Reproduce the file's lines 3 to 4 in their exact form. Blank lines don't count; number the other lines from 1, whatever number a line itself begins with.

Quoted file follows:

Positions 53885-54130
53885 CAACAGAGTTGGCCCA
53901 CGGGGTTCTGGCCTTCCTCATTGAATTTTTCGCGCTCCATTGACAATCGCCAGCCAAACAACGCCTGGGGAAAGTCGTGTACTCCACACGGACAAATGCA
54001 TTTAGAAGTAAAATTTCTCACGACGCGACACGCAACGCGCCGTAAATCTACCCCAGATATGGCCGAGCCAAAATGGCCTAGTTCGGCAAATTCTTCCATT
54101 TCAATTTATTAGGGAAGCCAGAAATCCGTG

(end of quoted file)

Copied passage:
53901 CGGGGTTCTGGCCTTCCTCATTGAATTTTTCGCGCTCCATTGACAATCGCCAGCCAAACAACGCCTGGGGAAAGTCGTGTACTCCACACGGACAAATGCA
54001 TTTAGAAGTAAAATTTCTCACGACGCGACACGCAACGCGCCGTAAATCTACCCCAGATATGGCCGAGCCAAAATGGCCTAGTTCGGCAAATTCTTCCATT